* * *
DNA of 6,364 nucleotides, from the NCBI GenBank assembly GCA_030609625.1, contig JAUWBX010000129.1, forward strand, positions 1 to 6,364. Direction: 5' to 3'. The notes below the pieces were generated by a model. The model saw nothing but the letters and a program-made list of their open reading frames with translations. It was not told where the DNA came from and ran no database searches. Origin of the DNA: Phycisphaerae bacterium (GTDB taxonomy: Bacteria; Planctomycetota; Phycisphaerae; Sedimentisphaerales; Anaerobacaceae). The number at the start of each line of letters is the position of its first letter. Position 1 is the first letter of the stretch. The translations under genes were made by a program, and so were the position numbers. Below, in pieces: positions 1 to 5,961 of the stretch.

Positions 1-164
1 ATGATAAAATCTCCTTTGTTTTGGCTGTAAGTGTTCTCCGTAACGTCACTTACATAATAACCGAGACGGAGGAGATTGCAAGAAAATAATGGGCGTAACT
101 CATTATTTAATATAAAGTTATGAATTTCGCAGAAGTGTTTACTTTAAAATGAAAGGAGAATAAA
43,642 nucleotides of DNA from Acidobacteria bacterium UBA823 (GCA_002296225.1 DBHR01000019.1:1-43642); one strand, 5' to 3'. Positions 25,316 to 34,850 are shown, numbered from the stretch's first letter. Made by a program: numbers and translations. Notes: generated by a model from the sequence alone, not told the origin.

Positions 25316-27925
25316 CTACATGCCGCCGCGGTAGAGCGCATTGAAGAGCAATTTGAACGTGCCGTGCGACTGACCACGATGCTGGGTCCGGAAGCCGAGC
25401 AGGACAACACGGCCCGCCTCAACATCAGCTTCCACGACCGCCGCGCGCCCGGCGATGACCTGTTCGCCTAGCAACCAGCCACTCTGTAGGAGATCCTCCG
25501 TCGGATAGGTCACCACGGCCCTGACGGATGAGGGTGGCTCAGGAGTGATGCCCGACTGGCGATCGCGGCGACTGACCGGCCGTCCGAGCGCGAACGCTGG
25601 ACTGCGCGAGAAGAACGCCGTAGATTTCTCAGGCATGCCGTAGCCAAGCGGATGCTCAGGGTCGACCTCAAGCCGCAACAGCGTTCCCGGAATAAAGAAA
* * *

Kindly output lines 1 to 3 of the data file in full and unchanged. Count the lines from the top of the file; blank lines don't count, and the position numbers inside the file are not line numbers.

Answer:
DNA of 6,364 nucleotides, from the NCBI GenBank assembly GCA_030609625.1, contig JAUWBX010000129.1, forward strand, positions 1 to 6,364. Direction: 5' to 3'. The notes below the pieces were generated by a model. The model saw nothing but the letters and a program-made list of their open reading frames with translations. It was not told where the DNA came from and ran no database searches. Origin of the DNA: Phycisphaerae bacterium (GTDB taxonomy: Bacteria; Planctomycetota; Phycisphaerae; Sedimentisphaerales; Anaerobacaceae). The number at the start of each line of letters is the position of its first letter. Position 1 is the first letter of the stretch. The translations under genes were made by a program, and so were the position numbers. Below, in pieces: positions 1 to 5,961 of the stretch.

Positions 1-164
1 ATGATAAAATCTCCTTTGTTTTGGCTGTAAGTGTTCTCCGTAACGTCACTTACATAATAACCGAGACGGAGGAGATTGCAAGAAAATAATGGGCGTAACT